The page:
• Job 2: Respiratory Medicine / Psychiatry / A&E @ Hospital 2
  • Job 3: OBGYN / ENT / GP @ Hospital 1
  • etc until job 300

You will need to pick which jobs out of these 300 you want to be considered for, and rank them in order of the ones you prefer the most.

Related: Standalone FY2: Your chances as an IMG and how to optimise your application

The most common misconception about preferencing

There is a very rampant misconception amongst IMGs that there is some special way to rank job preferences that will increase your chances of getting a post. This is completely untrue.

Here’s the truth: 

Your chances of getting a post depend on 2 things:

  1. Your rank
  2. How many jobs you include in your preferences, NOT how you arrange them.

Is this different to what you’ve been told?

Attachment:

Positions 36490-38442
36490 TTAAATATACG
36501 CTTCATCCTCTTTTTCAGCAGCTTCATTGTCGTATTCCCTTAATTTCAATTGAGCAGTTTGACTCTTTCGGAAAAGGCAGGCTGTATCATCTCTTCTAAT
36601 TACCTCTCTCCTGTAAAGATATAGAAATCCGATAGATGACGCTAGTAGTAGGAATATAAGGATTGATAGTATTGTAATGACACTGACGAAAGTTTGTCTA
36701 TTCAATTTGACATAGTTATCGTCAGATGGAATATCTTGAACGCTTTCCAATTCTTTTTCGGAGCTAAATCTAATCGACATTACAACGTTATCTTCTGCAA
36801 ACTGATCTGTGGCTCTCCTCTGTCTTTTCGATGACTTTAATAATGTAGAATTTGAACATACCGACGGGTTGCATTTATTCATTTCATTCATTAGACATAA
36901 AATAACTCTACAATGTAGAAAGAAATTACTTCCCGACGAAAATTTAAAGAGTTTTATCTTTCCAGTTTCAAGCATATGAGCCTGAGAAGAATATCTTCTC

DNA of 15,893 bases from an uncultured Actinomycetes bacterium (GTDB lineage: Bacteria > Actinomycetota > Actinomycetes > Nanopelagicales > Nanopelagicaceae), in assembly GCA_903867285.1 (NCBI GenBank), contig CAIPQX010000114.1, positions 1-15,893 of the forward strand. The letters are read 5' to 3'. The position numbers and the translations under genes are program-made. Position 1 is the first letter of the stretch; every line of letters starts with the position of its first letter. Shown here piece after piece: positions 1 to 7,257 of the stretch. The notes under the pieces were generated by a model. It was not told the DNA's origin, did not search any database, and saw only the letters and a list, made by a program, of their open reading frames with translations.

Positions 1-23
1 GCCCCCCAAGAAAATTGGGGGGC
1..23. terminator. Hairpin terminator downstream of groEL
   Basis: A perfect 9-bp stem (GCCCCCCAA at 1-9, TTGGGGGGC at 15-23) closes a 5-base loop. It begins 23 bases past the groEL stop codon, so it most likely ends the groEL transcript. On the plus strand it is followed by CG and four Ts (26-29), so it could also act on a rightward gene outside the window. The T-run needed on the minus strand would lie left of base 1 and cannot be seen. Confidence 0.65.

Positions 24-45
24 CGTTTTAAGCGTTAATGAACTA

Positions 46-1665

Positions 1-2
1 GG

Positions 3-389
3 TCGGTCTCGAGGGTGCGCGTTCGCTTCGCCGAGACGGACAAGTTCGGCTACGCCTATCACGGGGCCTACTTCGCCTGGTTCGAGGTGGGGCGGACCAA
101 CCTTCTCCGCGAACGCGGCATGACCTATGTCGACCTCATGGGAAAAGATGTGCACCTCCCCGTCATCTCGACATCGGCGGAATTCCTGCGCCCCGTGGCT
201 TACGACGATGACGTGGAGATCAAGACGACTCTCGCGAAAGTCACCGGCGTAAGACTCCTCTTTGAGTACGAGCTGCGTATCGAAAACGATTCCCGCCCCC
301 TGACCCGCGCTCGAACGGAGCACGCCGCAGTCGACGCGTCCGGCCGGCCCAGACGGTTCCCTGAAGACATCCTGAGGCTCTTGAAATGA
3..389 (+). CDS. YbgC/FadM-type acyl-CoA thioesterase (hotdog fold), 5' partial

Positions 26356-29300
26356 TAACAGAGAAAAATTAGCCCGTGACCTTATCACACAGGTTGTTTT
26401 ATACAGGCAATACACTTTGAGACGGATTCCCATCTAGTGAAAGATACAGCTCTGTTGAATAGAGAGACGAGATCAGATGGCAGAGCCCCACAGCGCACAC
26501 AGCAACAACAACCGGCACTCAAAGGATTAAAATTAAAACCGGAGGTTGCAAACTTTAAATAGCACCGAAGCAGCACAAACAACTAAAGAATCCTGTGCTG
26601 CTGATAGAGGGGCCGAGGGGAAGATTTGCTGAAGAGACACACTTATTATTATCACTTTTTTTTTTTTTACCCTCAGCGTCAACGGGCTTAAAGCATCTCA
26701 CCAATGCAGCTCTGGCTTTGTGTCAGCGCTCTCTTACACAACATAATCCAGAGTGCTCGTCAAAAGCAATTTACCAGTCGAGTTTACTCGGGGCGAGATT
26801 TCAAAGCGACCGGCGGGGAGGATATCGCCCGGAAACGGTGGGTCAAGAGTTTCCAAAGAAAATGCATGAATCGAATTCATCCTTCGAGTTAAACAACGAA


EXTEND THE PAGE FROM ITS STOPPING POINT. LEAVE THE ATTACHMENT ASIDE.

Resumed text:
Just think about it, if there are 300 jobs and your rank is 350, it doesn’t matter how you arrange your preferences. If you don’t somehow get bumped up to the top 300, you will never be considered for a job. 

How you arrange your preferences does not bump you up the list. The only thing that bumps you up the list is if someone who ranked above you drops out.

Related: What IMGs need to know about applications to specialty training (residency) in the UK

Why is rank important?

Once your portfolio and interview score are tallied up, you’ll get your final application score. All the application scores will be sorted with the highest score on top and the lowest score at the bottom. The highest scoring applicant will be rank 1, followed by everyone else.

The higher your rank, the higher your chance of getting your most preferred job.

That’s because jobs are allocated according to rank. So if you do well in your portfolio and interview score, you will be rewarded with a higher rank and therefore a higher chance of getting your dream job.